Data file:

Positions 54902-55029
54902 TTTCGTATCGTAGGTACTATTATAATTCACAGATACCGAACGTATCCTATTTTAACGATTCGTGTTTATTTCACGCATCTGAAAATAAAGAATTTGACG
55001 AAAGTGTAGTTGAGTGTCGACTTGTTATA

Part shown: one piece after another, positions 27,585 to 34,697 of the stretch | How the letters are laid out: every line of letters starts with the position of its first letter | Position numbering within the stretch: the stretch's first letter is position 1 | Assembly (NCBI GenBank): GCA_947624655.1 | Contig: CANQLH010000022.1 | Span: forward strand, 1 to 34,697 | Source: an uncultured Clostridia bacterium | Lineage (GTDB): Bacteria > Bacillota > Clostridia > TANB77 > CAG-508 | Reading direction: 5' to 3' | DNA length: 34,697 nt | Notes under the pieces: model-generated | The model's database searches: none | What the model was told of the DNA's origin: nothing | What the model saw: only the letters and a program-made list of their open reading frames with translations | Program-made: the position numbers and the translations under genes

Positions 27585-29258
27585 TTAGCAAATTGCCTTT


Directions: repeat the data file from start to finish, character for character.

Positions 54902-55029
54902 TTTCGTATCGTAGGTACTATTATAATTCACAGATACCGAACGTATCCTATTTTAACGATTCGTGTTTATTTCACGCATCTGAAAATAAAGAATTTGACG
55001 AAAGTGTAGTTGAGTGTCGACTTGTTATA

Part shown: one piece after another, positions 27,585 to 34,697 of the stretch | How the letters are laid out: every line of letters starts with the position of its first letter | Position numbering within the stretch: the stretch's first letter is position 1 | Assembly (NCBI GenBank): GCA_947624655.1 | Contig: CANQLH010000022.1 | Span: forward strand, 1 to 34,697 | Source: an uncultured Clostridia bacterium | Lineage (GTDB): Bacteria > Bacillota > Clostridia > TANB77 > CAG-508 | Reading direction: 5' to 3' | DNA length: 34,697 nt | Notes under the pieces: model-generated | The model's database searches: none | What the model was told of the DNA's origin: nothing | What the model saw: only the letters and a program-made list of their open reading frames with translations | Program-made: the position numbers and the translations under genes

Positions 27585-29258
27585 TTAGCAAATTGCCTTT